Journal of Aging and Geriatric Psychiatry

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Short Article - Journal of Aging and Geriatric Psychiatry (2020) Volume 4, Issue 1

Integrated Palliative Care Model for Comprehensive Patient Care

Rebecca Samson

College of Nursing, PIMS, Puducherry, India

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Introduction

Palliative care is developing as an area of special clinical competence throughout the world. The World Health Organisation

(1990) and the Barcelona (1996) declarations both called for palliative care to be to be included in every country’s health service. This integrated Palliative care Model for Comprehensive Patient Care will strengthen the Quality of life of patients with terminally illness.

Palliative care Model by WHO

The Goals of Palliative Care

• To maximise the quality of life

• To provide psychosocial and spiritual care

• To prevent unwanted hospital stay • To reduce financial burden

Integrated Palliative Care Model for Comprehensive Patient Care

The multidisciplinary clinical team consists of:

• Physician(s)

• Nurses (for both in-patient care and community care)

• Social Worker

• Physiotherapist

• Occupational Therapist

• Chaplain or Pastoral care worker

A. Hospital palliative care Services

1. Consultation services

2. Palliative care unit (tertiary or acute)3. Combination of 1) and 2)

Patients will be benefited by having access to consultation from other specialties, imaging, radiotherapy, and other useful palliative modalities.

B. Hospice / Palliative Day Care Unit

• It is a model of care designed for patients being cared for at Nursing Home or Day Care Home. The patient is enabled to remain at home as long as possible and by attending the Day Unit.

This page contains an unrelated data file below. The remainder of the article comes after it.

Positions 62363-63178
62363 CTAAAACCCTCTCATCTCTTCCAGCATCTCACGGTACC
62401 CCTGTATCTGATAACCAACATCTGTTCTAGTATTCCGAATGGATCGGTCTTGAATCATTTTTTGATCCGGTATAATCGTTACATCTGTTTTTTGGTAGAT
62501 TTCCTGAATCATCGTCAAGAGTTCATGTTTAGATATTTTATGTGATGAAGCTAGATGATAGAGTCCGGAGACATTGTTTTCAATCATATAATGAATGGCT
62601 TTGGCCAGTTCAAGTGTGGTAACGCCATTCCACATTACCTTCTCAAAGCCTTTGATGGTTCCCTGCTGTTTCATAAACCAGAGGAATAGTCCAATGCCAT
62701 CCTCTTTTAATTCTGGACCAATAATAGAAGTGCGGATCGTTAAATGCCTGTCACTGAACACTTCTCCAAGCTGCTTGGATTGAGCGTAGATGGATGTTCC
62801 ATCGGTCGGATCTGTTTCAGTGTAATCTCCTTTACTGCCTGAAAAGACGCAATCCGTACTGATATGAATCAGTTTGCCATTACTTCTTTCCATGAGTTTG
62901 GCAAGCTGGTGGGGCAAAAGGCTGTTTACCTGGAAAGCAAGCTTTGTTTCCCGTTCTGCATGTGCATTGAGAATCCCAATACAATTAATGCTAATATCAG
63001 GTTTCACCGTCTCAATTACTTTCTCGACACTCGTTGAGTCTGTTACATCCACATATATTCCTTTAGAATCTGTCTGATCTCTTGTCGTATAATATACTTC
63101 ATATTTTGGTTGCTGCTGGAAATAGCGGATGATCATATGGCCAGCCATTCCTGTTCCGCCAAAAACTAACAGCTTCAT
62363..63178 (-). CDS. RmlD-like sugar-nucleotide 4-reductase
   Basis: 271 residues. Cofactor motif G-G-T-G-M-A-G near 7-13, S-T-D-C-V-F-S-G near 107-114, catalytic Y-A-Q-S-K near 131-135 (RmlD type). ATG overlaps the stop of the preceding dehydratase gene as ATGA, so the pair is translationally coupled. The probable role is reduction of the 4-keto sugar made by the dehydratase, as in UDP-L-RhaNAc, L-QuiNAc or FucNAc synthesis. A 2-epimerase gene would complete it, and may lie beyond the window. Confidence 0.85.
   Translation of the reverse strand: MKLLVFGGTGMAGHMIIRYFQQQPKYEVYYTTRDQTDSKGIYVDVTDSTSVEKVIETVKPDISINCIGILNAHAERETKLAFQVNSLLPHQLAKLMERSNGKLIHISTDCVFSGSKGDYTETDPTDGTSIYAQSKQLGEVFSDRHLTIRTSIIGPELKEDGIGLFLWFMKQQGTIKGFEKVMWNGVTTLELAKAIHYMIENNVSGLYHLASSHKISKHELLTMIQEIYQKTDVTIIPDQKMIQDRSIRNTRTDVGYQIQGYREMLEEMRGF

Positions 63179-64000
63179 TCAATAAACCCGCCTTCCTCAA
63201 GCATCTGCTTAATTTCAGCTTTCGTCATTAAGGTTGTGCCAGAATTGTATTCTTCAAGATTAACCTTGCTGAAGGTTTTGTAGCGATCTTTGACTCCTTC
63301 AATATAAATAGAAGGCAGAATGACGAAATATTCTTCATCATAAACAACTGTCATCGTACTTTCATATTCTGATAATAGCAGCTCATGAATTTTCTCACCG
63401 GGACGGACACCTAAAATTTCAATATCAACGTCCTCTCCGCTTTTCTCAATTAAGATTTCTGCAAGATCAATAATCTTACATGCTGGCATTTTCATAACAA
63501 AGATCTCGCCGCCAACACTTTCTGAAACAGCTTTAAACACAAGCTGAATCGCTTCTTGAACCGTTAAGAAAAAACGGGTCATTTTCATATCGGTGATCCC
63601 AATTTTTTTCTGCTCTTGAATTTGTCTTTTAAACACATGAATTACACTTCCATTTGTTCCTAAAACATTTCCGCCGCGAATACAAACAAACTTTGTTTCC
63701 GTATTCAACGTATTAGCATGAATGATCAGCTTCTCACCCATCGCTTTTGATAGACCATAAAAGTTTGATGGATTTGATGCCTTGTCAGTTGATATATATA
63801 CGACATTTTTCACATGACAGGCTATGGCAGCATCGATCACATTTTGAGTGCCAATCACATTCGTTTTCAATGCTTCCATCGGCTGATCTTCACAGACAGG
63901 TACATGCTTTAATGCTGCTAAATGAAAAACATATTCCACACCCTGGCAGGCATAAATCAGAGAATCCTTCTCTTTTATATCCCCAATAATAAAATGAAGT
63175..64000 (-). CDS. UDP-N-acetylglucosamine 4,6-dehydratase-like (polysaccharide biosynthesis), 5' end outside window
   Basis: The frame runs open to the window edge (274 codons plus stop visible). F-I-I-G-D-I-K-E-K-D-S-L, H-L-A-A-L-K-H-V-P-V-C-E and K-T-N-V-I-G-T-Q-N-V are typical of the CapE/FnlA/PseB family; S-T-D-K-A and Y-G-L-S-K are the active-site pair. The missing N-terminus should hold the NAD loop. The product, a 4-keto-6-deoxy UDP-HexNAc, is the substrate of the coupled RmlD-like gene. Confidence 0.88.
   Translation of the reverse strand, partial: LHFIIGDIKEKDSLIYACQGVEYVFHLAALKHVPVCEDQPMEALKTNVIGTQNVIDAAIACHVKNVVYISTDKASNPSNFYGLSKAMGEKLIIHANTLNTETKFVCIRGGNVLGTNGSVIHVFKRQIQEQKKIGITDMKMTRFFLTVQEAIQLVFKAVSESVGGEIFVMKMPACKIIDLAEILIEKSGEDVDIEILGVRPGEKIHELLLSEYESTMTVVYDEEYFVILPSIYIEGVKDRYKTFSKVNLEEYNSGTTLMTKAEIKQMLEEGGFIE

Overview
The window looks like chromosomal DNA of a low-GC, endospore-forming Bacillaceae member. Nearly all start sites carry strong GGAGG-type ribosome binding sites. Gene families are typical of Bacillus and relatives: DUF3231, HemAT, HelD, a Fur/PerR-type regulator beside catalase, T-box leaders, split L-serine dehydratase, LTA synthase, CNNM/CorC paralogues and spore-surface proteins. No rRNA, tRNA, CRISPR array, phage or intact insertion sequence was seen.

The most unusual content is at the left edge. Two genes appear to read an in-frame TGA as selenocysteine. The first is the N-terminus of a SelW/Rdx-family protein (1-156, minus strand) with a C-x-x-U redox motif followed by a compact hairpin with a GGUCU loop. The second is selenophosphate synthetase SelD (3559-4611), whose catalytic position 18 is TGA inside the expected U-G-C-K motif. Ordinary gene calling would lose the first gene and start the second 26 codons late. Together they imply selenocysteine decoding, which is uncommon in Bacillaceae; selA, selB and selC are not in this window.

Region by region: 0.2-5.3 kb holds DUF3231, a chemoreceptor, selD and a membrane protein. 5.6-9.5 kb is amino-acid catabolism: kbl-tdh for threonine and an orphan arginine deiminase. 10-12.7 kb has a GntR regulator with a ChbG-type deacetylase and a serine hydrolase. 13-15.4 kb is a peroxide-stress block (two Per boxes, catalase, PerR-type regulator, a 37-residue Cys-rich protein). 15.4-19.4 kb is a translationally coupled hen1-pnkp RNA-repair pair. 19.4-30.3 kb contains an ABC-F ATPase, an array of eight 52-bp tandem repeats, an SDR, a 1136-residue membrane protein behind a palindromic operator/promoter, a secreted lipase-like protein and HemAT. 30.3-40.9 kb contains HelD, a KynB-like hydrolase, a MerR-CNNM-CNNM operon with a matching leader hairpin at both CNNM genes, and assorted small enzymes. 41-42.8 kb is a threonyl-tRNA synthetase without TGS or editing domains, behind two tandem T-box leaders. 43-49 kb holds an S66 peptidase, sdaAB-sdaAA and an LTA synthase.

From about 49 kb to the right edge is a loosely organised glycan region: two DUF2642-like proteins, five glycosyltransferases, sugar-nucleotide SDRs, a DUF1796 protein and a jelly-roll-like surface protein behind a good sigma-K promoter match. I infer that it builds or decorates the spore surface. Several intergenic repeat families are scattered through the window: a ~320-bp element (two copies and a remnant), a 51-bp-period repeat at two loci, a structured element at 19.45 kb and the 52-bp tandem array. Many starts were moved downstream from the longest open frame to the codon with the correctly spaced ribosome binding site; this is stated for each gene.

• particular attention must be paid to their needs because the success or failure of palliative care may depend upon the caregivers’ ability to cope

C. Community Palliative Care Services (CPS)

• It is a model of care designed for provide health care services for terminally ill patients in their own homes or the home of relatives, or care homes and regular visits by Chaplain, Physiotherapist, Occupational Therapist and Social workers to help the clients and family to cope with the illness.

Palliative Comprehensive Patient Care

i. A caring attitude

• There is concern for all aspects of a patient’s suffering, not just the medical, nursing or welfare work problems

ii. Consideration of individuality

• The practice of classifying patients by their primary disease, supported the connection of the medical issues encountered, fails to recognize the psychosocial features and issues that make each patient a singular individual.

• Particular attention must be paid to their needs because the success or failure of palliative care may depend upon the caregivers’ ability to cope

iii. Cultural considerations

• Ethnic, racial, religious and other cultural factors may have a profound effect on a patient’s suffering

• cultural differences are to be respected and treatment planned during a culturally sensitive manner

iv. Consent

• The consent of a patient, or those to whom the responsibility is delegated, is important before any treatment is given or withdrawn

• Particular attention must be paid to their needs because the success or failure of palliative care may depend upon the caregivers’ ability to cope